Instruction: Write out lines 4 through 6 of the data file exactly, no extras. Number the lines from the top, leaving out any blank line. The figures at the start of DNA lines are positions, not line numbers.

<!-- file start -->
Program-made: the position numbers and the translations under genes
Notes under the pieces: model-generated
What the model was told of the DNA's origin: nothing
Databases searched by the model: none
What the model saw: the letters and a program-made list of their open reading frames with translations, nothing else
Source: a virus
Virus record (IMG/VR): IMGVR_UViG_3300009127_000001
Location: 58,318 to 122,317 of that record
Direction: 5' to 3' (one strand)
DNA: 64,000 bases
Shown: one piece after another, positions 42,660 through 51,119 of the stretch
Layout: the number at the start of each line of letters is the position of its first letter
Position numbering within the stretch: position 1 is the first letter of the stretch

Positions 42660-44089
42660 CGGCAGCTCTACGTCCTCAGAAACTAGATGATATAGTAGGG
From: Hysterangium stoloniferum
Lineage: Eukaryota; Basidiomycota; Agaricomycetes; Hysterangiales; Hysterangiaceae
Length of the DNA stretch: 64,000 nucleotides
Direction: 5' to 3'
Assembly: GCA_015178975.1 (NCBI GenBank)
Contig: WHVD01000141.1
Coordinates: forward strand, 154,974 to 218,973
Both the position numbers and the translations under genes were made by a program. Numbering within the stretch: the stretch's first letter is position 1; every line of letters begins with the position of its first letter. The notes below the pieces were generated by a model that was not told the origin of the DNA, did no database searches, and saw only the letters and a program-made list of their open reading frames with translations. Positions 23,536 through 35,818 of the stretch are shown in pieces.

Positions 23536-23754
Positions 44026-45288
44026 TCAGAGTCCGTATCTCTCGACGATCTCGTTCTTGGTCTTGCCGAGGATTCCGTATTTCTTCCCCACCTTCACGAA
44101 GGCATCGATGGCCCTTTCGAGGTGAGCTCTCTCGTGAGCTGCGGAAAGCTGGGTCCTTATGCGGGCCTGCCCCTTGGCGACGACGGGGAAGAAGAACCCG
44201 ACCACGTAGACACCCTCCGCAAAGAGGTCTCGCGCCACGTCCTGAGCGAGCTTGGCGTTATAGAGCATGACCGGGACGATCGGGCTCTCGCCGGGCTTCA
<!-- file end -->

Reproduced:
Databases searched by the model: none
What the model saw: the letters and a program-made list of their open reading frames with translations, nothing else
Source: a virus